SALEM, Mass. — The ironies attendant upon the American Revolution — in so many ways a magnificent event in human history — still scald. As the colonies fought for freedom, high on the fumes of philosophy, the “Sons of Liberty” galvanized support by describing their debt to Britain as slavery. (“We won’t be their Negroes,” said Samuel Adams). Their actual slaves, meanwhile, were fleeing to the British side, which offered liberty in exchange for joining the fight against their masters.

“How is it,” asked British author Samuel Johnson, who loathed slavery, “that we hear the loudest yelps for liberty among the drivers of Negroes?”

It was a situation for which the word “irony” is actually too soft. When a country is built on a world-altering interpretation of liberty but corrupted from the outset by its dependence on slavery, the ironies don’t just “abound.” They cannot be checked off, like so many rhetorical points. They are ambient, inescapable and acrid, like the smell of burned hair.

America was founded by people who breathed that air. There were winners and losers, and their story is one of convulsive struggle. It is that struggle that Jacob Lawrence made the subject of 30 small paintings depicting key moments in early American history.

“Struggle: From the History of the American People” had never, until now, been shown in a museum. It was dispersed soon after its first showing at a New York gallery in 1956. Its reappearance, 63 years later, at the Peabody Essex Museum in Salem is an occasion to celebrate. The show opens ahead of a two-year national tour that will take it to New York, Birmingham, Seattle and Washington, D.C.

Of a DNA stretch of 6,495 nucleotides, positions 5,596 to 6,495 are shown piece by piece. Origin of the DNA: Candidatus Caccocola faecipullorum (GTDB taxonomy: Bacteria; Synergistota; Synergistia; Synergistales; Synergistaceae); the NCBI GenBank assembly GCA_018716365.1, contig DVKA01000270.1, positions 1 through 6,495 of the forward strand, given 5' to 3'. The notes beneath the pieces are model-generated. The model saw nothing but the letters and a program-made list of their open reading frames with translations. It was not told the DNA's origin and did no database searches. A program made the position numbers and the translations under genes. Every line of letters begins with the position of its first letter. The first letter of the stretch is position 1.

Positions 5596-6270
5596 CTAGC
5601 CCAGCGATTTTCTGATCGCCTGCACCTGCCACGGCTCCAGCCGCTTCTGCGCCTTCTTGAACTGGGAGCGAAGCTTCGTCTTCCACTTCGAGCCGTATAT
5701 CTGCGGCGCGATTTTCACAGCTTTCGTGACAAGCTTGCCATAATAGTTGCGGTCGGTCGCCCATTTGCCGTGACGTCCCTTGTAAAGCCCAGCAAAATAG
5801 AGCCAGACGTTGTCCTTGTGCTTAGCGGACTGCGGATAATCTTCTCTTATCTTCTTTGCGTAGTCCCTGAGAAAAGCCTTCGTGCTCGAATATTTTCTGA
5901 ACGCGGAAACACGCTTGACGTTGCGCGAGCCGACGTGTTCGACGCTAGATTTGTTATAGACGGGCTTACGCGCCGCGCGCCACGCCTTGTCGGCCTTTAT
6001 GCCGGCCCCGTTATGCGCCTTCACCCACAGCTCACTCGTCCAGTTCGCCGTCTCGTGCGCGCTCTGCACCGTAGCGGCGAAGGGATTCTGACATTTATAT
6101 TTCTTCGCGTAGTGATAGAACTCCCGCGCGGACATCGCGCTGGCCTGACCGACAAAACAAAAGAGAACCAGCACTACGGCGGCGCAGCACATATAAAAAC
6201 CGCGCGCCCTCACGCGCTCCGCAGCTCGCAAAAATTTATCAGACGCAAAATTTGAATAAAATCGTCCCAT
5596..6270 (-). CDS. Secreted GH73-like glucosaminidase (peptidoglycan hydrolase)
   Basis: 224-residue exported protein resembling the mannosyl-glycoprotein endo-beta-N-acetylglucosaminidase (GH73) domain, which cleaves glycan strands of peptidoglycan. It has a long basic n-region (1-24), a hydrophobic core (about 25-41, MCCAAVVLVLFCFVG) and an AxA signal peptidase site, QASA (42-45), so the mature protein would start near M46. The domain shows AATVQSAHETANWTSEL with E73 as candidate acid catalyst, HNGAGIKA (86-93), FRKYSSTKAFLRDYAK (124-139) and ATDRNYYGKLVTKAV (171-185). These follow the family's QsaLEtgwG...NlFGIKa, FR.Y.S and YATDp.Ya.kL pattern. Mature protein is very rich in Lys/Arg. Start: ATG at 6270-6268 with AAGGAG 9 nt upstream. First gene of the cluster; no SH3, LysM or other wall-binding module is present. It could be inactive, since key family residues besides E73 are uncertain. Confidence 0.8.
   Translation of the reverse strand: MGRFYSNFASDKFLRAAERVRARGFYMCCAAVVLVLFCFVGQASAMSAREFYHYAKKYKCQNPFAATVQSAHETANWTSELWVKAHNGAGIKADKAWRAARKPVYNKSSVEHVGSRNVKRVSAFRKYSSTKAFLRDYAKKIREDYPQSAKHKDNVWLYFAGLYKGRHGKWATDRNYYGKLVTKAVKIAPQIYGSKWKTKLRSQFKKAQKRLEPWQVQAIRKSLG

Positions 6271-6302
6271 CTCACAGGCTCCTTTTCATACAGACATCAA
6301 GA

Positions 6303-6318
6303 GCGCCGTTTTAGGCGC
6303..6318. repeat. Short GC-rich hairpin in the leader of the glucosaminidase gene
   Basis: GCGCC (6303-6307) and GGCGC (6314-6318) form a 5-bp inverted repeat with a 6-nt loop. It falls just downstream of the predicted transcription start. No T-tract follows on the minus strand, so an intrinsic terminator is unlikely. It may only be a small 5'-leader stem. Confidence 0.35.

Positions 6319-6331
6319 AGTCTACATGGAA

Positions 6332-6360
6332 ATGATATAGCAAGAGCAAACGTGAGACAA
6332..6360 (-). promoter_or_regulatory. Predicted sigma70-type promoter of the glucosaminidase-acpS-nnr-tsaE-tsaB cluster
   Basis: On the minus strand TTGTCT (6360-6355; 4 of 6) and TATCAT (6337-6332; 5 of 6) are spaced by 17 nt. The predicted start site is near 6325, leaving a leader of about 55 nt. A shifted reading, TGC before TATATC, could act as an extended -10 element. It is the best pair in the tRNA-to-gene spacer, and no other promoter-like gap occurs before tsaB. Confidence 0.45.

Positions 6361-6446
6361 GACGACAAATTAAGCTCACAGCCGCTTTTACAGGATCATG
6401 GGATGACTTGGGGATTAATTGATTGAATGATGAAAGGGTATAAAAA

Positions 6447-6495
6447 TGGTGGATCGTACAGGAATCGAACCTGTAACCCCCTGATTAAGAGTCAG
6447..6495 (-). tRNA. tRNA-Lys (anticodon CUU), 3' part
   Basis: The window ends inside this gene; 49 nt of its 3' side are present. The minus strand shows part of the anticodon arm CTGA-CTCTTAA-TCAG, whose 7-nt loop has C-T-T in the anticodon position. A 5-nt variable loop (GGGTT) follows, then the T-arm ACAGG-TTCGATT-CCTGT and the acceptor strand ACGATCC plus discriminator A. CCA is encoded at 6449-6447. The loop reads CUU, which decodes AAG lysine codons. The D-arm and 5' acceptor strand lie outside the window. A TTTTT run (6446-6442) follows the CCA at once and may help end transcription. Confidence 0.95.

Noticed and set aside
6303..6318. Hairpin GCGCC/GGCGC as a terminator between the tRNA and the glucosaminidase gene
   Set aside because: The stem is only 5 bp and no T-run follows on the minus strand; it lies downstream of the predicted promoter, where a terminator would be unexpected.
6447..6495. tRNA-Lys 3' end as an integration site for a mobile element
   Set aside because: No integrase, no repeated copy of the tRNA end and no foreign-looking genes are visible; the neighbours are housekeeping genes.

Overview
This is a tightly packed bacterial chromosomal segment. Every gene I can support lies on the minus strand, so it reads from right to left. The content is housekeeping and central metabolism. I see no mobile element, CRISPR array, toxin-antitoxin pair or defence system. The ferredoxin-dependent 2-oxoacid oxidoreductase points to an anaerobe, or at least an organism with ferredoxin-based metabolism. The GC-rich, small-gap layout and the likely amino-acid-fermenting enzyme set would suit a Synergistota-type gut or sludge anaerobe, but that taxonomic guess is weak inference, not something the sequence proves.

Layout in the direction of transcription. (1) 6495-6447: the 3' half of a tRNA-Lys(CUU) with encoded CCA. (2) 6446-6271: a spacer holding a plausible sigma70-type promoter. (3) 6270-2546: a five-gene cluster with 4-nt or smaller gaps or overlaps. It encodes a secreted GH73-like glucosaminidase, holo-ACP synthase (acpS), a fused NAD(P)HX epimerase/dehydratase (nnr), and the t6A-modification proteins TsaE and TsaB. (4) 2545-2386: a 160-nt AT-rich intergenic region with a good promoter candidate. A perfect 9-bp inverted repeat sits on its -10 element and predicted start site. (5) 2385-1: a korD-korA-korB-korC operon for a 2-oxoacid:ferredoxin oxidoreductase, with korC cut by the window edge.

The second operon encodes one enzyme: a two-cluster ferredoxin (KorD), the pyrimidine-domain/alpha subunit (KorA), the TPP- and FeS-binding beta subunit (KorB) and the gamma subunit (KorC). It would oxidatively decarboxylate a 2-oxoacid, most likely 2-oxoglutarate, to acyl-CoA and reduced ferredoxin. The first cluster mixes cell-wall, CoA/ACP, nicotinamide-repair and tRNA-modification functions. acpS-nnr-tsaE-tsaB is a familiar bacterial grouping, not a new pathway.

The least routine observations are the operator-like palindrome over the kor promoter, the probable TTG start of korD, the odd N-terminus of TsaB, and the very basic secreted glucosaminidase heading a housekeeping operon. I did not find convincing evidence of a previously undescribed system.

Through April 26 at the Peabody Essex Museum, Salem, Massachusetts. The exhibit will come to the Phillips Collection in Washington from June 26 to Sept. 1, 2021, after stops at the Metropolitan Museum of Art in New York, the Birmingham Museum of Art in Alabama and the Seattle Art Museum. It will reach the SAM next year.



“Struggle” is a national treasure. It is a work of sustained brilliance by one of America’s finest artists working at the height of his powers. Even though Lawrence originally planned 60 panels, and even though, of the 30 he painted, five have gone missing, the art testifies to a level of ambition that still astounds.

Consider the circumstances. Lawrence (1917-2000) was a black artist and veteran living through the civil rights era. Even as he was recovering from crippling depression, he had the audacity to take on, as a subject of self-consciously modernist art, the founding and life-struggle of the American nation. The exhibition, which was organized by Elizabeth Hutton Turner and Austen Barron Bailly, makes one thing clear: The series should never have been dispersed. It is a key pictorial document in American history and, more important, collectively, a great work of art.

When Lawrence began “Struggle,” he was the most widely recognized and critically acclaimed black artist in America. He had painted episodes in the life of Toussaint L’Ouverture, Frederick Douglass, Harriet Tubman and John Brown. At 23, he painted a 60-panel series addressing the Great Migration, which was exhibited at the Museum of Modern Art (where half the panels ended up; the other half are at D.C.’s Phillips Collection). From that time on, Lawrence was famous.

But his interest in history was by no means confined to the black experience.

Lawrence had served in the U.S. Coast Guard during World War II. In the years afterward, despite completing a vaunted series about the war, he succumbed to depression. In 1949, just as New York’s avant-garde art scene was exploding, he checked himself into Hillside Hospital in Queens. He stayed there almost a year.

A painting from the time, “Depression,” shows enfeebled, isolated men with heads hung low, slumped shoulders and hesitant, directionless steps. Men struggling, like him.